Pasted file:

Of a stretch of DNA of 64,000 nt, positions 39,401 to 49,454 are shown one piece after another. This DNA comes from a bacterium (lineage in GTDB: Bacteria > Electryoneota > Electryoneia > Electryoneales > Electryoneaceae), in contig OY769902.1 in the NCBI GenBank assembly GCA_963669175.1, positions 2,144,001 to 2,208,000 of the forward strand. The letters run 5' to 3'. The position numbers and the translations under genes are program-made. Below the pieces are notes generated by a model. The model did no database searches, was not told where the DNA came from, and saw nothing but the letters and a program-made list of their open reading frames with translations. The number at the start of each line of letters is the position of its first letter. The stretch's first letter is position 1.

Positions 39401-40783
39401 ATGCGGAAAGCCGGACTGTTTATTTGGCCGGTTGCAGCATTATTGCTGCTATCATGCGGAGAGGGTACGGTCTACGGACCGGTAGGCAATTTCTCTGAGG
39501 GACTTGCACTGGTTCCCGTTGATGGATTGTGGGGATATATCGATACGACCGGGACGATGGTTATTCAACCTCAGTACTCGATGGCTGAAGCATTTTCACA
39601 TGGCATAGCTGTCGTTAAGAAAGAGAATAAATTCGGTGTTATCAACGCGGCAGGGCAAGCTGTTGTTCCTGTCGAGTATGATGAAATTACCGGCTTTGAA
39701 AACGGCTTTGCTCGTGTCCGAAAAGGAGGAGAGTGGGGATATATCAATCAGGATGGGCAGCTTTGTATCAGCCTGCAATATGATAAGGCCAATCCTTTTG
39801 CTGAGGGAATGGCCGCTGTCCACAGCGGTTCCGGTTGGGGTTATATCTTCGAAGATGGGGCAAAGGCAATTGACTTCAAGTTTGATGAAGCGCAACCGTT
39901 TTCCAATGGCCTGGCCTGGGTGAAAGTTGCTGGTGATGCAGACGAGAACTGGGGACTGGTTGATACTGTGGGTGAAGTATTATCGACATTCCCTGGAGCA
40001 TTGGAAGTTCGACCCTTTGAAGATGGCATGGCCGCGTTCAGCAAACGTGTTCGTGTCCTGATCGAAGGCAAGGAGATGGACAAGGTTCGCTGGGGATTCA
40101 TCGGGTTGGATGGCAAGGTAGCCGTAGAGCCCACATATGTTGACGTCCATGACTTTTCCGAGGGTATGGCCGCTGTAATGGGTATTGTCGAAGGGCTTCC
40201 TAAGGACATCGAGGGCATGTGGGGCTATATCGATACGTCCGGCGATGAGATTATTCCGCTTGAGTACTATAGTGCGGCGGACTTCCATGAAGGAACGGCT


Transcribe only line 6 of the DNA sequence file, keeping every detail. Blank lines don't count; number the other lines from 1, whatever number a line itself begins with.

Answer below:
39701 AACGGCTTTGCTCGTGTCCGAAAAGGAGGAGAGTGGGGATATATCAATCAGGATGGGCAGCTTTGTATCAGCCTGCAATATGATAAGGCCAATCCTTTTG